respondents in this study were fabricating or significantly distorting their
reports of their own firsthand experiences. On the contrary, there was
often either a ‘relectance to report’ (citing ufologist Allan Hynek) or a
stated desire for anonymity,” a condition that is prevalent for psychical
Emmons’ book on Chinese ghosts and
ESP is often cited as a valuable source
by psychical researchers. Such surveys
do indeed help put numbers on ghostly
experiences, and when you put these
surveys side by side, there are many
commonalities. Erlendur Haraldsson
released statistics related to a long-term
survey he conducted over 25 years ago
in Iceland, the results of which were
discussed at the Gwen Tate Memorial
Lecture in London in April 2007. Like
Frederick Myers of the SPR, the 1978
Gallup poll on paranormal beliefs in the
United States and Emmons’ work,
Haraldsson put together an array of
figures that help researchers understand
the types of reports found among a large
group of those who have had firsthand
paranormal experiences. Alan Murdie writes about the Icelandic ghost
survey’s results in Fortean Times Issue 224, August 2007.
As Emmons says, there is certainly universality in paranormal
experience as can be seen in the examples cited above. However,
cultural differences account for unique perceptions of what ghosts are,
how people react to them and how tradition seeps through into
Update: 26 October 2012. Dr. Emmons is updating Chinese Ghosts
and ESP for a second edition. He is particularly interested in seeing if
there have been any changes in how Hong Kong residents have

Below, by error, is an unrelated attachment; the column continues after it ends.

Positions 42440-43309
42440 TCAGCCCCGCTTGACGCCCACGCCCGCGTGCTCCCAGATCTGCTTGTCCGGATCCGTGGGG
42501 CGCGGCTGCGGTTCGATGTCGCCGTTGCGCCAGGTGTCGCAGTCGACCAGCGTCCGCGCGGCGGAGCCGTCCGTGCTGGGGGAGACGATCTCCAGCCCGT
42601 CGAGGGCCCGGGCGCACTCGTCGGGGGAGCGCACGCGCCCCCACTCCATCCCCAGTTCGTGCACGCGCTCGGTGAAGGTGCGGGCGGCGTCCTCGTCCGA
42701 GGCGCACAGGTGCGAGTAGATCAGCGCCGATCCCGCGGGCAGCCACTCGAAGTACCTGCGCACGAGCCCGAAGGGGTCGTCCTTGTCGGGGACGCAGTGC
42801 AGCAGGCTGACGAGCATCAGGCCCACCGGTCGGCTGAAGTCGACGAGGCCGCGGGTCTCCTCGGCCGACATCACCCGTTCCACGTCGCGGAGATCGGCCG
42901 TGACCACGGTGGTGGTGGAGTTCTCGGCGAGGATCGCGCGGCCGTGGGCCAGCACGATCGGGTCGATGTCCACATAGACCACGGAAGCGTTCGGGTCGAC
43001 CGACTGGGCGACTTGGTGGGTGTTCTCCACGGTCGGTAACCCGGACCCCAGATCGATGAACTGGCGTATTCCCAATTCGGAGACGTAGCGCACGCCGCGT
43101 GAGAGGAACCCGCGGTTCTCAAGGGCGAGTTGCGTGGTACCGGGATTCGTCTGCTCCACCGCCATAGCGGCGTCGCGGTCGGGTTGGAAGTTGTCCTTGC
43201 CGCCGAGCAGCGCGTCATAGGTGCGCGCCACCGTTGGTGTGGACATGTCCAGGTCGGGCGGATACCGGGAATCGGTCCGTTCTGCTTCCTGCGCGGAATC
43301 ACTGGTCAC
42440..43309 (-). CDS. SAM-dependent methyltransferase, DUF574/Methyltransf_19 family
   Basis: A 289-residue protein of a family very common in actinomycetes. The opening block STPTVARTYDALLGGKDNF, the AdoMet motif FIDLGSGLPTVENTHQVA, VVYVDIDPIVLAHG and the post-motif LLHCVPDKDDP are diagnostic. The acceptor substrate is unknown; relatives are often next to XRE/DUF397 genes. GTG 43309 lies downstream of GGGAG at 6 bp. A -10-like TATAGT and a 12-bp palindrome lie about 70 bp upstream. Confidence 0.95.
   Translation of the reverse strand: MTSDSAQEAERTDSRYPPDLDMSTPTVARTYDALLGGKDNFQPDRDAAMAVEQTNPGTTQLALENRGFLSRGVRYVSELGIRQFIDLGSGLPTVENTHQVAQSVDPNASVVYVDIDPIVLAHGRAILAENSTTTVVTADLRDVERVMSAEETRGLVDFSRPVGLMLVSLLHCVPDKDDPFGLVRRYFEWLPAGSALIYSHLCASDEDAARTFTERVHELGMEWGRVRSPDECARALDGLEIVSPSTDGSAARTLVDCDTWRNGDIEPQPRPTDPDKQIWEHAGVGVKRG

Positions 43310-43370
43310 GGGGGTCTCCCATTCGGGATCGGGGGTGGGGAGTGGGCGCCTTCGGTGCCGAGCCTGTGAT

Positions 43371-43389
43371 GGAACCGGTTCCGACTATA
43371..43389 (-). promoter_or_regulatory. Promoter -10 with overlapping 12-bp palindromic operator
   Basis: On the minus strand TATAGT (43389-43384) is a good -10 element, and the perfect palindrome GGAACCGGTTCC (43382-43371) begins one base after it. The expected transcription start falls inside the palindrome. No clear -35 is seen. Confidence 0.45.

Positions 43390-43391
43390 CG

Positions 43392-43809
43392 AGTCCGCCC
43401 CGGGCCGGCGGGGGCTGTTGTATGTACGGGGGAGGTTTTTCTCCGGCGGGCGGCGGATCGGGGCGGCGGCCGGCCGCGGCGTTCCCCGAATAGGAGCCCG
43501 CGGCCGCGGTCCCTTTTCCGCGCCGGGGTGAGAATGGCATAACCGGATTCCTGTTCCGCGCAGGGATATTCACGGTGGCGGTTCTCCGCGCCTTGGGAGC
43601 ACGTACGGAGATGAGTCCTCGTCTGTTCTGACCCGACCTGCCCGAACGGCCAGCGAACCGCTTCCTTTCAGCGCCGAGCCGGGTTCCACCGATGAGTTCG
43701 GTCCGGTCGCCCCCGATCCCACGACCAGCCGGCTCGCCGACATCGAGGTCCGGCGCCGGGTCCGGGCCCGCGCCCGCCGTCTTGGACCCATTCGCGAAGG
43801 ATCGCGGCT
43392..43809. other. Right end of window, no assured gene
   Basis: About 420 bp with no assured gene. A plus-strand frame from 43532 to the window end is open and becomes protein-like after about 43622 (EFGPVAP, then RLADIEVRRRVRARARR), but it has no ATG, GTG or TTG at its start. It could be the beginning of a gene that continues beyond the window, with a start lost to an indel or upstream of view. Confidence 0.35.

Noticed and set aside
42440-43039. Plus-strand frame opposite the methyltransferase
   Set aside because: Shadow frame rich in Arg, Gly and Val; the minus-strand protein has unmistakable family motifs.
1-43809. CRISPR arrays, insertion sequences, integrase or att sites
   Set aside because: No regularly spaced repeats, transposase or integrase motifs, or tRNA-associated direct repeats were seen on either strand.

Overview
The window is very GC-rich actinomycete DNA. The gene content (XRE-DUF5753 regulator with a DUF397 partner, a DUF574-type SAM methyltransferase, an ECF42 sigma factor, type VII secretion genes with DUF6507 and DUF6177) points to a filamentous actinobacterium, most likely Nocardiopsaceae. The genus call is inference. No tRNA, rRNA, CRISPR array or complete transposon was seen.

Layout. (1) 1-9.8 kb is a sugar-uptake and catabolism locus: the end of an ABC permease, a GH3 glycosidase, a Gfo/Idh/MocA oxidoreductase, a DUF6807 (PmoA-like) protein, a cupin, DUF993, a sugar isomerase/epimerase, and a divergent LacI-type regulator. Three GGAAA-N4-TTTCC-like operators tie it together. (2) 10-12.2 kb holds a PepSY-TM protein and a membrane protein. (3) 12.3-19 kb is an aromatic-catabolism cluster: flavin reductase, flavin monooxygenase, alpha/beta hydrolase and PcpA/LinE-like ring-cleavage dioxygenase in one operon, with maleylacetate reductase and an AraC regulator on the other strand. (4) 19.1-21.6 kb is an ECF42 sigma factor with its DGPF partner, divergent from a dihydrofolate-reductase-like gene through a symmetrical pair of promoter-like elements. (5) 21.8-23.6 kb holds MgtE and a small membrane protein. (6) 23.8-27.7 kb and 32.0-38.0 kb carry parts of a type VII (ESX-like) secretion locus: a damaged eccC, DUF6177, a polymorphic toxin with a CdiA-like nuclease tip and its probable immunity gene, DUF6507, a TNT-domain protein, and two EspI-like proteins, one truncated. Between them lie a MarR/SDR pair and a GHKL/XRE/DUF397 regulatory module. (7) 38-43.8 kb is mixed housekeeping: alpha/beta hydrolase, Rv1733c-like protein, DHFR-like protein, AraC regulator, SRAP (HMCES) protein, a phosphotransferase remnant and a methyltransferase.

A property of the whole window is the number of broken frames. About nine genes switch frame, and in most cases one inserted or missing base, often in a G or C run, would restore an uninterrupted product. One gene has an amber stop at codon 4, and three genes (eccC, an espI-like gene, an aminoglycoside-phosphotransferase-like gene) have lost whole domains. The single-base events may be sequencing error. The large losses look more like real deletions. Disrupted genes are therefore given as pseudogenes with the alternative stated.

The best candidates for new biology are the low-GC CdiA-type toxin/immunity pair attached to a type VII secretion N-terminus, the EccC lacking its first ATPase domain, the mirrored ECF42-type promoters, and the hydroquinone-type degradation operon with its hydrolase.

experienced ghosts since Britain transferred sovereignty to the People's
Republic of China in 1997. For more, read his article “Reviving Chinese
Charles F. Emmons. Chinese Ghosts and ESP: A Study of
Paranormal Beliefs and Experiences (Metuchen, N.J.: Scarecrow
Agence-France Presse (AFP) article on the 2005 Hungry Ghosts
Festival in Hong Kong by Chitra Panjabi.
Tiffany Lam and photos by Andy Ho, "Haunted Hong Kong: Read
if you dare," CNN GO, 25 October 2011.
Patrick Zakhm, "Haunted Time Tower South of Kowloon, Hong
This article was expanded from one that originally appeared on Sue
Demeter-St.Clair and Matthew Didier’s Paranormal Blog on 13 June
by Christopher Laursen
Polls of paranormal encounters have
provided insightful data into the diversity of
such experiences. In the 1980s, one such
study was published by Gettysburg College
sociologist Charles Emmons, and he is
currently looking to revise it.
article | studies & research
Surveying Hong Kong’s Abundant Spirits
Dr. Charles Emmons
STUDIES & EXPERIENCES